"At Agincourt, yes." Your mouth tightened. "He tried to trick me, told me he was a new Immortal and needed my protection. Since I didn't trust him any more than I trusted any other strange Immortal, I told him to bugger off." You sighed. "I thought I was being careful, but he still got the drop on me a day or two later. Nearly got me, too, the little bastard. I had to kill him right there, and then I had to run. It's not as though I could explain why I'd just killed a child, you know?"

I nodded. "I can see how that would have caused a problem."

"Let's just say that I didn't feel like being strung up over the likes of Kenny." You stuffed more chips into your mouth. "That guy we found, was that his latest meal ticket?"

"Amy thought so." I told you about my conversation with her. You laughed when I mentioned René. Great. I could see I'd improved things in that corner. "She said Kenny was last seen with a guy named Guy Seguin, an Immortal living in Geneva. His description matched the body we saw in the church. Seguin had his first death in 1871, as a Communard in Paris, so he was probably old enough to think he knew better and young enough to be wrong. Seguin's Watcher last saw them in Le Havre about two weeks ago. Apparently, Guy was losing patience with old Kenny, yelled at him in public at one point. Maybe he thought he'd shake the little brat once they got up here."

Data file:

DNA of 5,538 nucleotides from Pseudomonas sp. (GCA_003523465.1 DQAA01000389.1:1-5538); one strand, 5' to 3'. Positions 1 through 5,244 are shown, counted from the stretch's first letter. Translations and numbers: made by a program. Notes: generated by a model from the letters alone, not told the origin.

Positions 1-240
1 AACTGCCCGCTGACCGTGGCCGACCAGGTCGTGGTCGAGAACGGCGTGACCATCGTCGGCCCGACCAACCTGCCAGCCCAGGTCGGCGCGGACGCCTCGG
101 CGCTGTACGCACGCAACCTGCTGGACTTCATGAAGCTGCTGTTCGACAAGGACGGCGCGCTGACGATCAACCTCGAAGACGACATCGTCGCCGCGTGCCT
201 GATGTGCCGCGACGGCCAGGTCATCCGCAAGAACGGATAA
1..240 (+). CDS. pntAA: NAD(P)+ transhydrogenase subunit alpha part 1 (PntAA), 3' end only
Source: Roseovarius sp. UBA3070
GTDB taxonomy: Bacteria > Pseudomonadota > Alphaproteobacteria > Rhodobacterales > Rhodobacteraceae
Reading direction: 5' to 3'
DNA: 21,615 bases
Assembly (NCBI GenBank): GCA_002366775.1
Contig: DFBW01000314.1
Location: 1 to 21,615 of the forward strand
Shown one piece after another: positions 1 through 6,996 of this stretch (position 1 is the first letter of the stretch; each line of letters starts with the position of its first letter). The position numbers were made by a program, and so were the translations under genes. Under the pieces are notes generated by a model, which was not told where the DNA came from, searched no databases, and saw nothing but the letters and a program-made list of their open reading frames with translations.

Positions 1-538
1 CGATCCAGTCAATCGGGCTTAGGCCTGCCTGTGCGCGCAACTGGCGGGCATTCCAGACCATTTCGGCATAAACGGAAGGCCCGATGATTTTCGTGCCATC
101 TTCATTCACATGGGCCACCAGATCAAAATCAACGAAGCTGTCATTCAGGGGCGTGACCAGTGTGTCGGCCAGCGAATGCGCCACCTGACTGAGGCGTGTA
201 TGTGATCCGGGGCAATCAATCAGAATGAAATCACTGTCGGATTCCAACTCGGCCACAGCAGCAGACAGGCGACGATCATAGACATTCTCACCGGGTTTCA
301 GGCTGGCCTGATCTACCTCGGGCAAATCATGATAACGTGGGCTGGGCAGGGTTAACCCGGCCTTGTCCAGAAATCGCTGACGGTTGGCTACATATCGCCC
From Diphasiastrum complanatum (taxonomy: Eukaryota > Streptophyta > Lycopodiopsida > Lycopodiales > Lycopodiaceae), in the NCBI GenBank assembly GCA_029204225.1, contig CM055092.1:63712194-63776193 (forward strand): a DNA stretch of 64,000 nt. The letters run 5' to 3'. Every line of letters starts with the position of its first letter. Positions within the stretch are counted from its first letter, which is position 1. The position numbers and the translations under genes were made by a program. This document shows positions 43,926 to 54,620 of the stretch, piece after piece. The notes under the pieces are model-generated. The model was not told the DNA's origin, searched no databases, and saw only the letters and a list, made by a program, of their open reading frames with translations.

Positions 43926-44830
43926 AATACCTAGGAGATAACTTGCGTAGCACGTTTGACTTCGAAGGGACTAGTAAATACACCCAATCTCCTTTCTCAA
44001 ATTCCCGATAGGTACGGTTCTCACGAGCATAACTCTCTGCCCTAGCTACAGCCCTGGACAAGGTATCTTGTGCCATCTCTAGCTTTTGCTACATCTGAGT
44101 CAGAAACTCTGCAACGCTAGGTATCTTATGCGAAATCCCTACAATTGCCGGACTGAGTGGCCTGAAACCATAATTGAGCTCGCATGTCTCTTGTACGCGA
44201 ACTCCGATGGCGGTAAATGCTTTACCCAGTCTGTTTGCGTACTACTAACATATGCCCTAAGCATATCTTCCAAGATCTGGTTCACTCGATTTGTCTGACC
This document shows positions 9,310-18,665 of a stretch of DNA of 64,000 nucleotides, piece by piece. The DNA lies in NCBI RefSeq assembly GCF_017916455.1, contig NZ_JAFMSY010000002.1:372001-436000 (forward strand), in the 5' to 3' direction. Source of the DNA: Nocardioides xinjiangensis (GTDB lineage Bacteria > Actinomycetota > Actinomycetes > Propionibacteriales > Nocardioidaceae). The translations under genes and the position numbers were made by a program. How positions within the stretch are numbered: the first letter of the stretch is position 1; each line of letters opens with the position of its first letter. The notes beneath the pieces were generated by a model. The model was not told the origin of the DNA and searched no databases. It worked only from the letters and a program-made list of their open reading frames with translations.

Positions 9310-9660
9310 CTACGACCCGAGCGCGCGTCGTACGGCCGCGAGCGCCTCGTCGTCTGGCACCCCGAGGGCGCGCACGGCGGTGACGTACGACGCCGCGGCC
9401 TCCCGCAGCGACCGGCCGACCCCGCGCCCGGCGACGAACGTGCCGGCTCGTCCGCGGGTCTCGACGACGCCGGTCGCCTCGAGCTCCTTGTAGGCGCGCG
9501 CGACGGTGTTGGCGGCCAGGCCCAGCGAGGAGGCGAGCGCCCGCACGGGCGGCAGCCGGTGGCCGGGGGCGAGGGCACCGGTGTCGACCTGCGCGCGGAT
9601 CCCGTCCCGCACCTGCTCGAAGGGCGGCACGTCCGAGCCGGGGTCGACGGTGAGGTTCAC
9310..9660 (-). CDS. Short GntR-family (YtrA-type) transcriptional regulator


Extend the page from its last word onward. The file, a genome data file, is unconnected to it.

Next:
"Could be," you said, still stuffing your face. "Not that Kenny is...was all that easy to shake. I should know."

"There's something else. I think your car is screwed. The mechanic who looked it over says it was like somebody ran a strong magnet over it. I think your whole electrical system might be a goner."

You stopped eating. "You think that was a result of Kenny taking a head on holy ground?"

"You got any other ideas?" I reached out for the chips bag. "Give me some of those. You're making me hungry."

You handed over the bag without a peep. "I suppose it would make sense. So, that's what happens when you--but how did Kenny take a head on holy ground? He wasn't that stupid."

"I got a theory about that." Now I was the one talking around a mouthful of chips. "The guy at the garage found a silver Peugeot just south of us--that was probably Seguin's car. Maybe they got flooded out, or maybe the storm started up after Kenny whacked Seguin. Kenny told me he didn't know where he was until he got Seguin's Quickening; that was the first time he knew something was wrong. You said you guys can't sense holy ground, right? So, that would make sense, I think. Kenny said he 'made' the church after the Quickening. He said it gave him power." I looked you in the eye. You didn't look away. "Does it?"

"How the Hell would I know, Joe? Ask Kenny. And give me back those chips. You've eaten in the past four days; I haven't." Instead of giving it back, I held out the bag so you could grab a handful of chips. You took them sullenly. "What are you saying, that we hallucinated that whole interlude in the church? I saw it, Joe. You saw it. How could we have imagined it all?"

"Mass hallucination, maybe? Maybe Kenny was able to project what he saw onto our minds, some sort of telepathy." You looked skeptical. "You got a better theory? You think the church was real? Does that make more sense?"

You scowled. "No," you admitted.

I leaned forward. "I'll tell you what...I talked to the hotel manager. He told me there's an old set of standing stones out on that road, just south of where we left the truck. Seems a grove of Yew trees grew up around it, or maybe whoever built the stones put them inside the trees. Nobody's sure. It's that old. You know about Yew trees, right?"